Emergency advice

Secondary survey:

  1. After primary survey ask questions about history using AMPLE.
  2. Look for signs and symptoms of minor and serious injury.

What is the secondary survey?

The secondary survey is a methodical check to assess a responsive casualty for any other injuries or illnesses.

What to do

  1. Once you have completed a primary survey and treated any life-threatening conditions, move on to a secondary survey. Ask a responsive casualty and those around them questions about any incident that may have occurred. Your aim is to find out more about the casualty’s history, signs and symptoms. If possible, take note of their answers.

    • Leave the casualty in the position found until you are satisfied that it is safe to move them into a position more suitable for their injury or illness.
  2. History – find out more about the casualty’s history. Use the mnemonic AMPLE as an easy reminder. Look out for any medical warning jewellery which may provide information their medical history or any allergies.

    • Allergy – Do they have any allergies? For example, nuts or any medication such as penicillin or aspirin?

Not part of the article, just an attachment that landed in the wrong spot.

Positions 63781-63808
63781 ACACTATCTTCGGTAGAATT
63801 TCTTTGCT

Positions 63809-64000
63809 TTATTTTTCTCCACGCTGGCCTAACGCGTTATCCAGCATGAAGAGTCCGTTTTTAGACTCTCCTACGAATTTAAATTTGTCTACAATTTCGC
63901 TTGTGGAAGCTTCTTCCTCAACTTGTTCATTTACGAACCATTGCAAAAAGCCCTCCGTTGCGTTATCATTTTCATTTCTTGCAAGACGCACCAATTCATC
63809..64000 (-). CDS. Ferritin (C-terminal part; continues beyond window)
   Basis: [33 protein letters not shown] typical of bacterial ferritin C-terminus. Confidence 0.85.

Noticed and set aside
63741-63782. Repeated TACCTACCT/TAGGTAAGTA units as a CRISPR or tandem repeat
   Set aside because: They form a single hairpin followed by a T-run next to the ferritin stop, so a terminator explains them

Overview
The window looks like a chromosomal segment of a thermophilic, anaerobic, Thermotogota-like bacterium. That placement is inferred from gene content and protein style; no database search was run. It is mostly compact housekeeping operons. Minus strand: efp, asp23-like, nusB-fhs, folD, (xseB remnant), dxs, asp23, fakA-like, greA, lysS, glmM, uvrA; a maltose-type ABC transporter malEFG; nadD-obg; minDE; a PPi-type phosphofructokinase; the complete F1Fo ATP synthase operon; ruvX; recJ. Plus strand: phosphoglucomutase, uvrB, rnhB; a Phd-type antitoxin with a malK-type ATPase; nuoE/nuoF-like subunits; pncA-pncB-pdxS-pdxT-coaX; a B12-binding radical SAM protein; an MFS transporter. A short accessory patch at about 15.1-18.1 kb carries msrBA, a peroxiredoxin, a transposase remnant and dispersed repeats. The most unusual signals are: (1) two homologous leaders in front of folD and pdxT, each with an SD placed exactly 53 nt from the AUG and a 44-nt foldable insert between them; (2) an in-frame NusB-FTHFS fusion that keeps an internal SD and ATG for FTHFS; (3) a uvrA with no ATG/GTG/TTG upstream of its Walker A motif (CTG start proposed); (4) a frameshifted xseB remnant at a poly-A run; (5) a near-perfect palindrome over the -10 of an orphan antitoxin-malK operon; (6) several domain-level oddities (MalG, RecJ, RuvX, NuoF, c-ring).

• Medication – are they taking any medication?
    • Previous medical history – do they suffer from any medical condition such as diabetes, epilepsy or heart disease? Have they had any previous injuries or surgery?
    • Last meal – when did they last eat or drink?
    • Event history – what happened and where? Is the incident due to an illness or an accident? Ask any people nearby what happened and look for any clues that may give you more information.
  3. Signs – look, listen, feel and smell for any signs of injury such as swelling, deformity, bleeding, discolouration or any unusual smells. When checking them you should always compare the injured side of the body with the uninjured side. Are they able to perform normal functions such as standing or moving their limbs? As you check, make a note of any superficial injuries to treat once you’ve finished your examination.

  4. Symptoms – ask the casualty short, simple questions about any symptoms and sensations they may be feeling. They should answer in as much detail as possible. For example, ask them:

    • Do you have any pain?
    • Where is the pain?
    • When did the pain start?
    • Can you describe the pain, is it constant or irregular, sharp or dull?
    • Is the pain made worse by movement or breathing?
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